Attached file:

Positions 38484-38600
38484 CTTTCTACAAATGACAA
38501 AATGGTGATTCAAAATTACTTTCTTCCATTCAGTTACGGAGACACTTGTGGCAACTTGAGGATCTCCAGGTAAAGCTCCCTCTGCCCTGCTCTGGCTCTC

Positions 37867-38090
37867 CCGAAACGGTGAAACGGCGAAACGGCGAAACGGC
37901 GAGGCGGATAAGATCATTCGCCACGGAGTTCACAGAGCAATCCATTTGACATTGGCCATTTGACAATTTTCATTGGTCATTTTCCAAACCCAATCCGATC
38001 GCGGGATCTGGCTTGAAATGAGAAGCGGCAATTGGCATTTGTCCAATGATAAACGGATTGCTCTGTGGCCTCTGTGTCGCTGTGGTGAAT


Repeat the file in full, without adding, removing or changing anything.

Positions 38484-38600
38484 CTTTCTACAAATGACAA
38501 AATGGTGATTCAAAATTACTTTCTTCCATTCAGTTACGGAGACACTTGTGGCAACTTGAGGATCTCCAGGTAAAGCTCCCTCTGCCCTGCTCTGGCTCTC

Positions 37867-38090
37867 CCGAAACGGTGAAACGGCGAAACGGCGAAACGGC
37901 GAGGCGGATAAGATCATTCGCCACGGAGTTCACAGAGCAATCCATTTGACATTGGCCATTTGACAATTTTCATTGGTCATTTTCCAAACCCAATCCGATC
38001 GCGGGATCTGGCTTGAAATGAGAAGCGGCAATTGGCATTTGTCCAATGATAAACGGATTGCTCTGTGGCCTCTGTGTCGCTGTGGTGAAT